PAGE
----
Nutrition:  I’m SO proud of all of the ladies I’ve spoken to who are already making great strides in changing their eating habits which can be the hardest types of changes for many of us.  A good thing to remember about nutrition above all is that it will always be something we have to work on regardless of your level of health so don’t be discouraged if your habits sway from time to time.  Because food is a necessity for our survival and yet has such a cultural, social and emotional aspect to it as well, the challenges can seem never-ending.  But by constantly making small adjustments towards healthy choices the majority of the time it will be enough for you to start seeing (and feeling!) results.

For me, polishing off entire “meals” at chain restaurants or with fast food junk was a norm only ten years ago but that took YEARS of practice to get there, too!  First, slowly cutting back on portions and then adjusting the quality of food on a daily basis took about a year of consistency before my body adopted the need for cleaner, lighter, more natural food.  Now, that doesn’t mean I don’t enjoy an occasional indulgence, it just means that I can detect the non-necessities in different foods such as excessive fats, salt and sugar much faster than I could before and I just avoid them most of the time.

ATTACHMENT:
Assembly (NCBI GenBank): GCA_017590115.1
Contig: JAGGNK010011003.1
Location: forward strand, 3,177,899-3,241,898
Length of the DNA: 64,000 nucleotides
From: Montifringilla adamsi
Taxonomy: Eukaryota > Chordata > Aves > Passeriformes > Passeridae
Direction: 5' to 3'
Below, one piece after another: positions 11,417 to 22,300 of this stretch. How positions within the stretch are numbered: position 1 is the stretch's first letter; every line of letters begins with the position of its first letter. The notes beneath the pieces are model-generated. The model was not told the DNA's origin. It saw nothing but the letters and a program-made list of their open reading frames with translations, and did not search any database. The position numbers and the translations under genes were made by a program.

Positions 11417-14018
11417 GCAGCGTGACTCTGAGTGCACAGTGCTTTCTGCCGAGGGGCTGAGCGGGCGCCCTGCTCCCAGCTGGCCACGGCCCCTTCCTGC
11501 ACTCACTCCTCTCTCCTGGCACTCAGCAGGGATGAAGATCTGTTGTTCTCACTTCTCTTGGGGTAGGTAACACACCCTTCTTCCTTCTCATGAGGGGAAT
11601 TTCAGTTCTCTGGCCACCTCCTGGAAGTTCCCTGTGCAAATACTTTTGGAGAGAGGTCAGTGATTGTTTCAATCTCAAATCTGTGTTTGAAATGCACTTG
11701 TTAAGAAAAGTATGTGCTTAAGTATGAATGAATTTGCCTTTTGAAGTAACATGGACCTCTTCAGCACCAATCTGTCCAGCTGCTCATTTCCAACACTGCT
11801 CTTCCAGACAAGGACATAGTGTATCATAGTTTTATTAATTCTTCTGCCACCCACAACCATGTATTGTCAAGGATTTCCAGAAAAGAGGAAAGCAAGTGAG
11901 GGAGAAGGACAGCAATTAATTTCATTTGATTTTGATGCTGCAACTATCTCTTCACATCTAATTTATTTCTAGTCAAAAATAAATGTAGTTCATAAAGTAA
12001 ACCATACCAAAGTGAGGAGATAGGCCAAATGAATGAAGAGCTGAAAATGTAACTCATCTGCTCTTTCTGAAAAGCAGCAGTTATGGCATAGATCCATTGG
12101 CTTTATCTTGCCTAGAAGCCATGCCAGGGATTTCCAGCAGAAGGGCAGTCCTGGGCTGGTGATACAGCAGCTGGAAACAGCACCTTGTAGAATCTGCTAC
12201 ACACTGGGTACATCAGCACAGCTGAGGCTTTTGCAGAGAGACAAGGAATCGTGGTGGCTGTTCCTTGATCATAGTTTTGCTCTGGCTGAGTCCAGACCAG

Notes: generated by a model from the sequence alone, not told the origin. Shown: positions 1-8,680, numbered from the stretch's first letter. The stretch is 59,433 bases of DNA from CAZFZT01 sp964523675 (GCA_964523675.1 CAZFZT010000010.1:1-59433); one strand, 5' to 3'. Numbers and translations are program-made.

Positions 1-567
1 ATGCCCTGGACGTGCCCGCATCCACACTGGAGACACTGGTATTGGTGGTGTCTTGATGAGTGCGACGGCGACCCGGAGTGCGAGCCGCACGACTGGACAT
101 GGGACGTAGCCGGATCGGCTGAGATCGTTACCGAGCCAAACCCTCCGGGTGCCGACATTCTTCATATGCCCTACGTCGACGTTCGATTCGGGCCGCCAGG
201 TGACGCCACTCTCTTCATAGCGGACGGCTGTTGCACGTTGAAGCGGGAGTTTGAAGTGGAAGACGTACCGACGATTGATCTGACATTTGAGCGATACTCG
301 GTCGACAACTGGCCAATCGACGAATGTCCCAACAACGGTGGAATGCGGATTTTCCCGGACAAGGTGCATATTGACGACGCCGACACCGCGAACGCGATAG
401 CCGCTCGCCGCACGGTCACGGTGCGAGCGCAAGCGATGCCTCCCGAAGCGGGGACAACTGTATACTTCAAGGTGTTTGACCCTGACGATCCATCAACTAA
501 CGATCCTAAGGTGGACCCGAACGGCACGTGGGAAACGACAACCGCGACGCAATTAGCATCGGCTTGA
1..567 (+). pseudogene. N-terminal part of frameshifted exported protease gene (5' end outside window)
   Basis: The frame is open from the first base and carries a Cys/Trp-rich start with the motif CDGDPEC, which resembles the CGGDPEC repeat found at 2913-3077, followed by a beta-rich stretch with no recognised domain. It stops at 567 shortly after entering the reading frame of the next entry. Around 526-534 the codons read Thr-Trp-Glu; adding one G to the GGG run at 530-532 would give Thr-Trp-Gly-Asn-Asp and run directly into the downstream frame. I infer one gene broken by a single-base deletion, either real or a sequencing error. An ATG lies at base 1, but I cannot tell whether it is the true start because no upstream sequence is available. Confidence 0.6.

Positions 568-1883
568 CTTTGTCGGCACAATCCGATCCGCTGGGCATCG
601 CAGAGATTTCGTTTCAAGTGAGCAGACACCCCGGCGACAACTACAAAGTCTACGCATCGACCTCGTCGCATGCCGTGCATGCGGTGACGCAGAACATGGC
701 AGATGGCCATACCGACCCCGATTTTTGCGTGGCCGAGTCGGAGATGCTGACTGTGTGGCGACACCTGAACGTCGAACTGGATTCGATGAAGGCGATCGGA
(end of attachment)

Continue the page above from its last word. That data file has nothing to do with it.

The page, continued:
Attitude:  We’re all guilty of spending more of our time and energy than necessary on negative attitudes, judgments and excuses but there’s no time like the present to start adjusting those thoughts.  No one expects you to suddenly become super-positive-overly-optimistic-happy-go-lucky especially if you’ve been in the habit of easily picking out and voicing the negative in every situation for years.

There’s no judgment here, but this is what I truly believe:  No matter what you’re trying to change in you and in your life, if you’re attitude going in is already based on how much you hate exercise or hate vegetables or hate giving up certain foods, or hate ANYTHING including what you’re about to do, you’ve pretty much already set yourself up for FAILURE.  Don’t expect to succeed if you can’t even imagine success before you start.  I’m even inclined to say don’t even start a new health regimen until you can get your head in the right place because no matter what you accomplish during that time, it’s doubtful you’ll be able to maintain it in the long-run.

So start small.  Listen to your language and the words that you use especially when you’re upset or in a stressful situation.  Exercise is essentially stress on the body and changing habits as ingrained as the way we eat can be mentally and emotionally stressful.  Once you’re in the habit of being aware that you’re saying something that isn’t encouraging, supportive or kind, quiet yourself.  Then start to change your approach.  If you can’t think of anything kind just stay quiet and breathe.  Then, when you allow yourself to be more creative come up with a mantra that motivates you and say it to yourself whenever you struggle:  “I AM STRONGER THAN EVER!” or “JUST ONE MORE REP!” or “I’M WORTH IT!” or “I CAN DO THIS!” can all represent the attitude that WILL keep you going.

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Small Changes to Reach Long-Term Goals